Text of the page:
ProActively Protecting Your Dog From The Epidemic Dog Flu

  

Veterinary experts are warning about a rare epidemic of canine dog flu spreading in the U.S. that has sickened more than 1000 dogs and already caused the deaths of five and it hasn’t stopped there.

With such a significant increase in cases of the respiratory illness, There are posted warnings advising dog owners to keep their pets clear of places where dogs can be in close contact with other dogs. Dogs that socialize at places like parks, day care, boarding, group training classes or groomers are at higher risk for catching the highly contagious condition.

  
Dr. Anne Cohen, an emergency and critical care specialty veterinarian told ABC News that a canine flu shot exists, but not all dogs need it. And while the two-shot vaccination (spaced three weeks apart) may not ward off the illness altogether, it can reduce the length and severity of the illness. For full protection, Cohen says animals need a booster shot yearly. The vaccination isn’t typically recommended for all dogs, but because of this outbreak it is being recommended for those at high risk, including dogs under 1 year old or older than 7 years, and those with compromised immune systems. The outbreak may take several weeks to subside, and animal experts are encouraging dog owners to take dogs to their veterinarian immediately if they notice any of the symptoms.

The disease starts out similar to kennel cough and can spread through interaction with other dogs. But unlike kennel cough, symptoms of canine influenza can escalate and are much more severe. They include persistent and lingering cough, runny nose, suppressed appetite, lethargy, and depression. The illness is treatable, but the canine influenza vaccination is not immediately effective, so owners must try to keep their dogs out of social situations with other dogs for the time being. Dogs can be contagious even if they are not showing any symptoms.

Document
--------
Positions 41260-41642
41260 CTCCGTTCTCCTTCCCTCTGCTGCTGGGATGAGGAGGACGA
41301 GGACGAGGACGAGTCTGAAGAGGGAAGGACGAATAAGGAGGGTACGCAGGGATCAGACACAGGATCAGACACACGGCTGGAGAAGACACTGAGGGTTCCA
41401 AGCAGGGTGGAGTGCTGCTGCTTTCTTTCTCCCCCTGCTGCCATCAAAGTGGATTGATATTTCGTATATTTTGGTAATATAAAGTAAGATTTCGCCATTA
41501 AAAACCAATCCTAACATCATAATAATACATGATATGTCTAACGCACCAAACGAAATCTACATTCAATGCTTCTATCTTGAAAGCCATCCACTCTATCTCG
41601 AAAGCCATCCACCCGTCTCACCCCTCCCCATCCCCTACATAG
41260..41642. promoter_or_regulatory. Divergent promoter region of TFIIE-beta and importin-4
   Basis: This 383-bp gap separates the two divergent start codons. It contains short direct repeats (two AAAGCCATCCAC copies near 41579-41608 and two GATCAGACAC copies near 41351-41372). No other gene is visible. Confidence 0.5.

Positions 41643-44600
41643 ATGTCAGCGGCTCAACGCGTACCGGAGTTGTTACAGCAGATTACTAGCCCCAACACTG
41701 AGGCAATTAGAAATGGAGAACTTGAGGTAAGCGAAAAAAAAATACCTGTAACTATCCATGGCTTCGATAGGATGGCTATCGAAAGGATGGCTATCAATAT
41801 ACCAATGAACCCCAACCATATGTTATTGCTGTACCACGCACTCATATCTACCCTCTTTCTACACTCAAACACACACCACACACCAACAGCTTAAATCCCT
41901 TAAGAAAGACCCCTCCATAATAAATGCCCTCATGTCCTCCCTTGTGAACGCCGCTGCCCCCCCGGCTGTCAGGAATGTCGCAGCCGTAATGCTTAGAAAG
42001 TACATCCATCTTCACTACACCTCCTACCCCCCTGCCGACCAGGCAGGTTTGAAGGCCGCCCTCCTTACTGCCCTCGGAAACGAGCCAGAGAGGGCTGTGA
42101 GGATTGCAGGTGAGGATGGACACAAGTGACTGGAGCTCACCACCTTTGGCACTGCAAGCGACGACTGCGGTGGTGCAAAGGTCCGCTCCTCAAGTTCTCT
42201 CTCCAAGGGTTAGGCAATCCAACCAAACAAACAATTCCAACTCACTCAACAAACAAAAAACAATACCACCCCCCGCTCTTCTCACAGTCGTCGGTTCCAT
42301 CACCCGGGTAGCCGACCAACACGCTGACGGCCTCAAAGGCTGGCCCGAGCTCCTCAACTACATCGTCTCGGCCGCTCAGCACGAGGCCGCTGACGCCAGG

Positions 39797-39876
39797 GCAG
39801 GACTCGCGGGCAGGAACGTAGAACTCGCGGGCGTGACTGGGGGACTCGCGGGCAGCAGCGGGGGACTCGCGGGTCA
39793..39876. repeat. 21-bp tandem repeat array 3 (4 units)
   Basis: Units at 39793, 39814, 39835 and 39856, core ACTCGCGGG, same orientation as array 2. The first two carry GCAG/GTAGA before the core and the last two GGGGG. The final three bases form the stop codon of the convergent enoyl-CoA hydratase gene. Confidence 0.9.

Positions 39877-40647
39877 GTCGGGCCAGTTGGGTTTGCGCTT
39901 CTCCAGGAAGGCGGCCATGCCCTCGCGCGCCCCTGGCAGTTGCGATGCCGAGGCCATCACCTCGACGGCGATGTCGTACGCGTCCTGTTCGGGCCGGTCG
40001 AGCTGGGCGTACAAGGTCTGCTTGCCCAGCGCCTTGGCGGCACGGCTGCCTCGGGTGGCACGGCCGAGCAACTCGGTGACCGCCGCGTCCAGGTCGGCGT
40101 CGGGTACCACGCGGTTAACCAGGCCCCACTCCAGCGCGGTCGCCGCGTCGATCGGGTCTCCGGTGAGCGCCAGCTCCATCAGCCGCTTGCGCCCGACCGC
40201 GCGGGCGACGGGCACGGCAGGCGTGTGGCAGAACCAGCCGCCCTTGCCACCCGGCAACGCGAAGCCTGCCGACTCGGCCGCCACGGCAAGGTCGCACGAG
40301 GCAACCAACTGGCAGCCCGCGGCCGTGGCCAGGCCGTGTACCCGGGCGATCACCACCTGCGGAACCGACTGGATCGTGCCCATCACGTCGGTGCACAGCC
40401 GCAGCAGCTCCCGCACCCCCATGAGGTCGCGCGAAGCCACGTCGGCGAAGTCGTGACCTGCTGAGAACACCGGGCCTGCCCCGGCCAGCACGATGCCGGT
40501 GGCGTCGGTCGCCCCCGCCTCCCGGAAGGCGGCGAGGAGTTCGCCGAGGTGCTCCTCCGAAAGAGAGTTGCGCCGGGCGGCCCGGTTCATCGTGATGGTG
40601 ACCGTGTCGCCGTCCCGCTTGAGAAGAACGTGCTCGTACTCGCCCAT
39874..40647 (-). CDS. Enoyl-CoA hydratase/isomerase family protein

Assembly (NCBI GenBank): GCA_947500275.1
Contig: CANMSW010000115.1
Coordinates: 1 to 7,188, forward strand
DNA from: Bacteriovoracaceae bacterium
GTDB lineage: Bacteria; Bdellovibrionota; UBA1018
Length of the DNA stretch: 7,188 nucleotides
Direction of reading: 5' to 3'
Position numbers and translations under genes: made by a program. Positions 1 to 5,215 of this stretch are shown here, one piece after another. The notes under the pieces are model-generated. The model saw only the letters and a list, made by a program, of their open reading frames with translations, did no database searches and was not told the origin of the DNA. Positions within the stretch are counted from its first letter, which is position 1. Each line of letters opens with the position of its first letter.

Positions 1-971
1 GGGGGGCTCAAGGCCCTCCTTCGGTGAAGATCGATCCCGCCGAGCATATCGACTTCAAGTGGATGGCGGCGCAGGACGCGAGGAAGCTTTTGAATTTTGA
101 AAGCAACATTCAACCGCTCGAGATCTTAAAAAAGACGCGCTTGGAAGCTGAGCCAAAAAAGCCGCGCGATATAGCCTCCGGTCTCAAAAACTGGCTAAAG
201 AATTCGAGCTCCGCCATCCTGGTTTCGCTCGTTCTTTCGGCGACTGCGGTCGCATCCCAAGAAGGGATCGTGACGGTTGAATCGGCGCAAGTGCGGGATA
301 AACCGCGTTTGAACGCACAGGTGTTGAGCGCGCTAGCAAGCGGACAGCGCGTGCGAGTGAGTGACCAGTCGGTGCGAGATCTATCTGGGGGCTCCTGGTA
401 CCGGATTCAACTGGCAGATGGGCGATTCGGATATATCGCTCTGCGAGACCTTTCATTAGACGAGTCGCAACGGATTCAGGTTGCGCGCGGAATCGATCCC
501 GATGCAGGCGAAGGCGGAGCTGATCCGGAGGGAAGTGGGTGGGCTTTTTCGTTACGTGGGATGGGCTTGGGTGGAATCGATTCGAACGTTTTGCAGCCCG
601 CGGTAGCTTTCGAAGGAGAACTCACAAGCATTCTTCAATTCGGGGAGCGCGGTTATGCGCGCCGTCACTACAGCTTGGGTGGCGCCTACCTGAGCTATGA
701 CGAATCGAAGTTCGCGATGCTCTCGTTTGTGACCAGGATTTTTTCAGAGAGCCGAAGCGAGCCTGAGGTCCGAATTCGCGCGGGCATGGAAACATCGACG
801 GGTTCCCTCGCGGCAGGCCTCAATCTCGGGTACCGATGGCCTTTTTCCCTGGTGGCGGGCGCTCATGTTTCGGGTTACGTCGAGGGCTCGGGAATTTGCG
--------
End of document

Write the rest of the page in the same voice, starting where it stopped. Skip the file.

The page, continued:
“We are very dependent on it. We are a private agency. We rely on donors,” Dr. Robyn Barbiers, The Anti-Cruelty Society, told ABC7. “People will see we’re doing the right thing. We’re doing the difficult thing. It’s going to hurt us, but we’re doing it for the health of the animals.”

Veterinarians say that canine flu is rarely fatal, but stress that it’s critical to watch your pet and see your veterinarian if your dog shows any symptoms. Being proactive with early treatment can make all of the difference.

Here are a few quick tips to help you protect your furry family members:

1. Avoid social situations like dog parks and kennels. Anywhere your dog could come into contact with other dogs. Remember they don’t have to have symptoms to be contagious.

2. If you come into contact with other dogs wash your hands, clothes and anything that has come into contact with the other dog or dogs. Better to be safe than sorry.

3. Vaccinate your dog.

4. Get educated about the dog flu, how your dog can get it, how to protect your dog and what to do if your dog is showing symptoms.

5. Talk to your veterinarian. If you have any questions or concerns, always consult an expert.

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